Alcohol: A Social Lubricant But at What Cost?
Ian Mitchell argues that alcohol may make you friendlier, but only to certain people.
Drinking alcohol is a nice way to unwind with a group of friends, and has also been known to act as a social lubricant. (Though, a past study has argued that laughter is actually a better social lubricant than alcohol.) However, Ian Mitchell writes in The Conversation that these positive effects are a nice reason to drink, but he questions its universal effectiveness, writing:
“...why do these reactions occur and are the positive effects of alcohol expressed towards everybody we interact with?”
When we drink, Mitchell explains, alcohol “binds to a specific type of receptor in the brain and boosts the activity of a natural brain chemical called GABA.” However, the effect the alcohol has on us is dependent on 1) how much we consume and 2) the location of these receptors. Mitchell explains that the alcohol acts on the GABA, boosting our dopamine levels and creating that warm fuzzy feeling — inhibiting our feelings of anxiety and, with too much, will inactivate our systems that make us feel fear.
All these factors, Mitchell says, help facilitate and ease social interactions. But while he reports studies have shown alcohol consumption can make us more empathic, more willing to trust others, and more generous, there's another side to this coin.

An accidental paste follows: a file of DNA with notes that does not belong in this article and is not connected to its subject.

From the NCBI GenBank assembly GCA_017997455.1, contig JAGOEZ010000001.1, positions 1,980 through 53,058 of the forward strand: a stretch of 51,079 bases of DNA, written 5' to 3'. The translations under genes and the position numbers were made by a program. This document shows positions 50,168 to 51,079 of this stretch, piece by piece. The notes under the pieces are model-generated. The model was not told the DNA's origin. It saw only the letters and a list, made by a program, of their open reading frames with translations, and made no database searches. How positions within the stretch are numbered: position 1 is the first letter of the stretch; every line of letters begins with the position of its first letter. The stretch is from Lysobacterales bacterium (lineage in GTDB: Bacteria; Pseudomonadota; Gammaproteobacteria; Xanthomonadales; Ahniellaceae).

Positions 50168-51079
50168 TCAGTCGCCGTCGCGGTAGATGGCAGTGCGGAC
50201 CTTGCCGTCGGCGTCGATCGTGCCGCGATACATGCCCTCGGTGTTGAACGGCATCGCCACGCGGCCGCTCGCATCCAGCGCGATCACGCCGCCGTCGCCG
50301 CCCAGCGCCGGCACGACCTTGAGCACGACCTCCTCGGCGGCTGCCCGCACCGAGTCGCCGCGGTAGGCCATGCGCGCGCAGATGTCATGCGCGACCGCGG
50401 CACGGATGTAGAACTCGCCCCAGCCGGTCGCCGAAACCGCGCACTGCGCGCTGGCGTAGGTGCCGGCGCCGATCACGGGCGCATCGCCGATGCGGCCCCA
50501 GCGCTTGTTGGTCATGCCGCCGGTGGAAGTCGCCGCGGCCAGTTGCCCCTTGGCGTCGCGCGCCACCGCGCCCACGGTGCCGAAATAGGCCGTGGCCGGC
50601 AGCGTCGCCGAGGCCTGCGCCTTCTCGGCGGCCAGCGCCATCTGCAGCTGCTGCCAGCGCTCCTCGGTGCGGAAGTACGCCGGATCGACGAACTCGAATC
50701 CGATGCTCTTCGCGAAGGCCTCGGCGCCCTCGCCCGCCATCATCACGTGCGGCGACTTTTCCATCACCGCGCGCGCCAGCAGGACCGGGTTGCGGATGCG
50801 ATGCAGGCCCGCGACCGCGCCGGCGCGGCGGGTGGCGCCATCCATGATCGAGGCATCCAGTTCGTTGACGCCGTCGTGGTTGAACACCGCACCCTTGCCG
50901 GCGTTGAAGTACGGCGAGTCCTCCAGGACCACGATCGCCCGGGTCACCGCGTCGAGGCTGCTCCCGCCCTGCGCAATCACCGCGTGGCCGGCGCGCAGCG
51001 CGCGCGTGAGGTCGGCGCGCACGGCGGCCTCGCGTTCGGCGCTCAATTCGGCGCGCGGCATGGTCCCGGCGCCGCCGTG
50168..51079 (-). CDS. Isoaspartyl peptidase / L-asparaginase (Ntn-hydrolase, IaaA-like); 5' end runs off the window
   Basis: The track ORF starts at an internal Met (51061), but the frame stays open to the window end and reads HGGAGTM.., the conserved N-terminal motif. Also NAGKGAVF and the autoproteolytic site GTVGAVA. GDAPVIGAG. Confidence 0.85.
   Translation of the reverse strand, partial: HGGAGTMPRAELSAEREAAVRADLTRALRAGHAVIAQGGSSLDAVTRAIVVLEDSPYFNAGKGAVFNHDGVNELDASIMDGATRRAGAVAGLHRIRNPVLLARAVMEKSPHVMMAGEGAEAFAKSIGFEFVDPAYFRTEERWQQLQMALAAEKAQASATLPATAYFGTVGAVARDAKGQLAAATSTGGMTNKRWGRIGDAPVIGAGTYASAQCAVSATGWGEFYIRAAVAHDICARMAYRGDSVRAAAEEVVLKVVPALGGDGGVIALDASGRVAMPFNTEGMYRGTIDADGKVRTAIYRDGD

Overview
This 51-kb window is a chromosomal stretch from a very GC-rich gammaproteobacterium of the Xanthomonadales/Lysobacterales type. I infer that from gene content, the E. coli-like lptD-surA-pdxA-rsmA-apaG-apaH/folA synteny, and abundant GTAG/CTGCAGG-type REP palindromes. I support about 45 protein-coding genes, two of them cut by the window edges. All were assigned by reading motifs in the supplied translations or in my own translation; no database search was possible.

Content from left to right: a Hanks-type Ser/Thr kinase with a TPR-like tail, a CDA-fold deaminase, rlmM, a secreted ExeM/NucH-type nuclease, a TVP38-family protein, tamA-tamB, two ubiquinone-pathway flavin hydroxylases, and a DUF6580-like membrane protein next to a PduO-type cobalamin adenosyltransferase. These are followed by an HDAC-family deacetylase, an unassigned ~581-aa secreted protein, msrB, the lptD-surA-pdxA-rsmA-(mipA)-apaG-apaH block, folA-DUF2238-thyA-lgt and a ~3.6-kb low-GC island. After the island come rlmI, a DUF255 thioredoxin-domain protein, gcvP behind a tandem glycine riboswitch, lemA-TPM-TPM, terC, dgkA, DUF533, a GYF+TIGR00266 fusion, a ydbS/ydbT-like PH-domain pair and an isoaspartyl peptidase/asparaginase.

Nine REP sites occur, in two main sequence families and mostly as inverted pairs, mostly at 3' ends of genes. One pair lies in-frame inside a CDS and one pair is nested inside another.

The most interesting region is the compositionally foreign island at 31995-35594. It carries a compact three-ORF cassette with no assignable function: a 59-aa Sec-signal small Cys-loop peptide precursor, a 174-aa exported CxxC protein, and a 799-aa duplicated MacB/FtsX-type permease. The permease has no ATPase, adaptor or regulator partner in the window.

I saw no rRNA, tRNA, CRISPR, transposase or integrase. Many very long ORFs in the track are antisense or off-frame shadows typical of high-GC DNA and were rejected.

“Equally, alcohol can corrupt our ability to understand the intentions of others. The brain contains specific circuits, which connect parts of the prefrontal cortex, amygdala, and temporal parietal junction, that handle our social cognitive abilities. So our ability to understand somebody else’s mental perspective and their motivations for acting in a certain way become unreliable.”
What's more, he writes that we may misinterpret facial expressions and emotions. But during our alcohol-impaired states, we also gravitate toward certain people, “[bonding] to members of our in-groups. However, this may come at the cost of the way we treat people outside of these groups. Similarly, alcohol makes members of our ethnic in-group appear more attractive, but this effect does not extend to members of other ethnic groups.” In summation: Alcohol will make you friendlier, but only to certain people.
Read more at The Conversation.
Photo Credit: Kristoffer Trolle/Flickr
Political activism may get people invested in politics, and affect urgently needed change, but it comes at the expense of tolerance and healthy democratic norms.